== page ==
Extended CheckBoxList Control

A common task in programming is to retrieve all of the selected items or values from a CheckBoxList control. It is unfortunate that no native properties provide this already. However, extending the CheckBoxList to provide these is simple enough.

The extension I created provides four new properties:

  • SelectedValuesString – A comma-delimited string of the selected values.
  • SelectedValuesAsIntegers – An Integer List of the selected values.
  • SelectedValuesAsStrings – A string List of the selected values.
  • SelectedItemTextAsStrings – A string list of the text for the selected items.
public class ExtendedCheckBoxList : CheckBoxList
{
    public string SelectedValuesString
    {
        get
        {
            return String.Join(",",SelectedValuesAsStrings);
        }
    }

    public IEnumerable SelectedValuesAsIntegers
    {
        get
        {
            int temp;
            return this.Items.Cast<ListItem>()
                 .Where(i => i.Selected && int.TryParse(i.Value,out temp)).Select(i => int.Parse(i.Value));
        }
    }
    public IEnumerable SelectedValuesAsStrings
    {
        get
        {
            return this.Items.Cast<ListItem>().Where(i => i.Selected).Select(i=>i.Value);
        }
    }

    public IEnumerable SelectedItemTextAsStrings
    {
        get
        {
            return this.Items.Cast<ListItem>().Where(i => i.Selected).Select(i => i.Text);
        }
    }
}

Threading with Impersonation in an ASP.NET Project

Add to FacebookAdd to DiggAdd to Del.icio.usAdd to StumbleuponAdd to RedditAdd to BlinklistAdd to TwitterAdd to TechnoratiAdd to Yahoo BuzzAdd to Newsvine

Every once in a while, you might run into a need to do something that takes some time in a web app, but doesn’t require user interaction. Maybe you are processing an uploaded file (rescaling images, unzipping, etc). Maybe you are rewriting some statistical data based on new posts. Basically, something that takes minutes or hours – but isn’t that important to be interactive with the user.

You could set up a “job” in a database to be run the next time your timer runs (see https://lanitdev.wordpress.com/2010/03/16/running-a-scheduled-task/). If you don’t have a timer yet, though, that can be overkill if you don’t care that multiple jobs may run at once.

In my case, I needed to export a large volume of data to a zip file. I asked up front for an email address – and the user will receive a link to the completed zip in an email later. The job would only be performed by admins, and even then only about once a year – so there was no need to schedule the job – I could just fire it off when the user requested it.

Any easy way to do this is to use the .NET threading objects in System.Threading. Because I need to save a file, I also have one additional issue – Threads don’t automatically run under the same account that the site does, so I had to include code to impersonate a user that has write permissions.

Here’s a bit of code to get you started:

// param class to pass multiple values
private class ExportParams
        {
            public int UserID { get; set; }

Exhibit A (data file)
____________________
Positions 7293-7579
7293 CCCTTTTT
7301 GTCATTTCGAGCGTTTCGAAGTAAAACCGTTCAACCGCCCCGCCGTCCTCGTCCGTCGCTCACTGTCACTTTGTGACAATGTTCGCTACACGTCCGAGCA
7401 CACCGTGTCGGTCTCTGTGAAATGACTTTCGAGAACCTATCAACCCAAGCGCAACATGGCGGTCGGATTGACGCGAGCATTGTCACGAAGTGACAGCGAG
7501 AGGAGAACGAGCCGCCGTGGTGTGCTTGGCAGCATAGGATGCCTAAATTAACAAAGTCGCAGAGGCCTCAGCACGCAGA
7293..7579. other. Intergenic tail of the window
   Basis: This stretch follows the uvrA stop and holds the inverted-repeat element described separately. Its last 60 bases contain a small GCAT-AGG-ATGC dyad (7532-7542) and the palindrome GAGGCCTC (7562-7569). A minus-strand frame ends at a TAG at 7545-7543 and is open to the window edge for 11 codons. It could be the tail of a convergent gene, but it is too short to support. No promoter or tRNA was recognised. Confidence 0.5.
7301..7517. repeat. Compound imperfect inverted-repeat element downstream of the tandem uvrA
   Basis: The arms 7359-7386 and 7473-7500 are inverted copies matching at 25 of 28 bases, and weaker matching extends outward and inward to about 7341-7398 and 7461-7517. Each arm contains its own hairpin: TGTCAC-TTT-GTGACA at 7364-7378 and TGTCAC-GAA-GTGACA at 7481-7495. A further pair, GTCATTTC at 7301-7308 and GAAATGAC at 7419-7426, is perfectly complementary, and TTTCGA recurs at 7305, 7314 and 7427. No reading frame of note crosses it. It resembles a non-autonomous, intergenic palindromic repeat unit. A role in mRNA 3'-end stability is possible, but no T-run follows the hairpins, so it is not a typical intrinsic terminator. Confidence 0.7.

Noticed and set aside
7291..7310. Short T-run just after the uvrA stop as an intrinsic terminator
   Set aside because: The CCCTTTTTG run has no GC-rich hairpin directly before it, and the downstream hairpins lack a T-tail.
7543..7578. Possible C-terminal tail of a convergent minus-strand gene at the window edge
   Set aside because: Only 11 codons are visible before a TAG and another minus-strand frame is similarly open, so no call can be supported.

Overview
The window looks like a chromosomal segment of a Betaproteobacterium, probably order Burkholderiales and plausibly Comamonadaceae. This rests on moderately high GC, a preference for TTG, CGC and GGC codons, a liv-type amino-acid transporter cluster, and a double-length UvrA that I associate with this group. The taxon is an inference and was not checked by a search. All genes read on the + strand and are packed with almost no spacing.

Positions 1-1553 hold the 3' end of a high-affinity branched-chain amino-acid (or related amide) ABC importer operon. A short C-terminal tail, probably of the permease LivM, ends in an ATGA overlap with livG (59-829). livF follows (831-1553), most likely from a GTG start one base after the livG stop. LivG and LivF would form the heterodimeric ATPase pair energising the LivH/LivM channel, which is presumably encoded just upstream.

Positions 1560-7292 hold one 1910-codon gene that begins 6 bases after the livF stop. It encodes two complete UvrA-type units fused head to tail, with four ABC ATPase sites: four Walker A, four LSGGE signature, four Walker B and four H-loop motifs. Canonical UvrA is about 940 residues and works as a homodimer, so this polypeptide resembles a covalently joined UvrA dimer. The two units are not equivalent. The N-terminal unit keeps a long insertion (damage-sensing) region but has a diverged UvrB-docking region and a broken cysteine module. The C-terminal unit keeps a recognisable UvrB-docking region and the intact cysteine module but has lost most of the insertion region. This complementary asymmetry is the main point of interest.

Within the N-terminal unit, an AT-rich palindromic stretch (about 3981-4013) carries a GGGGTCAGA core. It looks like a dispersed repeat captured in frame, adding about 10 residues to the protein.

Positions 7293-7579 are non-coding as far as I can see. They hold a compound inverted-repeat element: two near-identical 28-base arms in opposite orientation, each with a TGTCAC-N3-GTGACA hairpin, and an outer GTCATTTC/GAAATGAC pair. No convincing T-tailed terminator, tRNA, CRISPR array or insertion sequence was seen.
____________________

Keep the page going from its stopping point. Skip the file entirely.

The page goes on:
public string Email { get; set; }
            public string ImpersonateUser { get; set; }
            public string ImpersonateDomain { get; set; }
            public string ImpersonatePassword { get; set; }
        }

        protected void btnExport_Click(object sender, EventArgs e)
        {
//  .... code to get current app user, windows user to impersonate .....

            Thread t = new Thread(new ParameterizedThreadStart(DoExport));
            t.Start(new ExportParams(){
                UserID=CurrentUserID,
                Email=txtEmail.Text,
                ImpersonateUser = username,
                ImpersonateDomain = domain,
                ImpersonatePassword = password
            });
             // show user 'processing' message .....
         }

        private void DoExport(object param)
        {
            ExportParams ep = (ExportParams)param;

            using(var context = Security.Impersonate(ep.ImpersonateUser , ep.ImpersonateDomain,
             ep.ImpersonatePassword ))
          {
            // do the work here..............
          }
        }

Here’s the relevant part of the Security class that does the impersonation:

using System.Runtime.InteropServices;
using System.Security.Principal;
// .....
public class Security {
//.............
public const int LOGON_TYPE_INTERACTIVE = 2;
        public const int LOGON_TYPE_PROVIDER_DEFAULT = 0;
        // Using this api to get an accessToken of specific Windows User by its user name and password
        [DllImport("advapi32.dll", CharSet = CharSet.Unicode, SetLastError = true)]
        static public extern bool LogonUser(string userName, string domain, string passWord, int logonType, int logonProvider, ref IntPtr accessToken);

        public static WindowsImpersonationContext Impersonate()
        {
            return Impersonate("DEFAULT_USER","DEFAULT_DOMAIN","DEFAULT_PASSWORD");
        }
        public static WindowsImpersonationContext Impersonate(string username, string domain, string password)
        {
            IntPtr accessToken = IntPtr.Zero;
            //accessToken.Debug();
            var success = LogonUser(username, domain, password, LOGON_TYPE_INTERACTIVE, LOGON_TYPE_PROVIDER_DEFAULT, ref accessToken);

            //accessToken.Debug();
            if (!success)
                return null;

            WindowsIdentity identity = new WindowsIdentity(accessToken);

            return identity.Impersonate();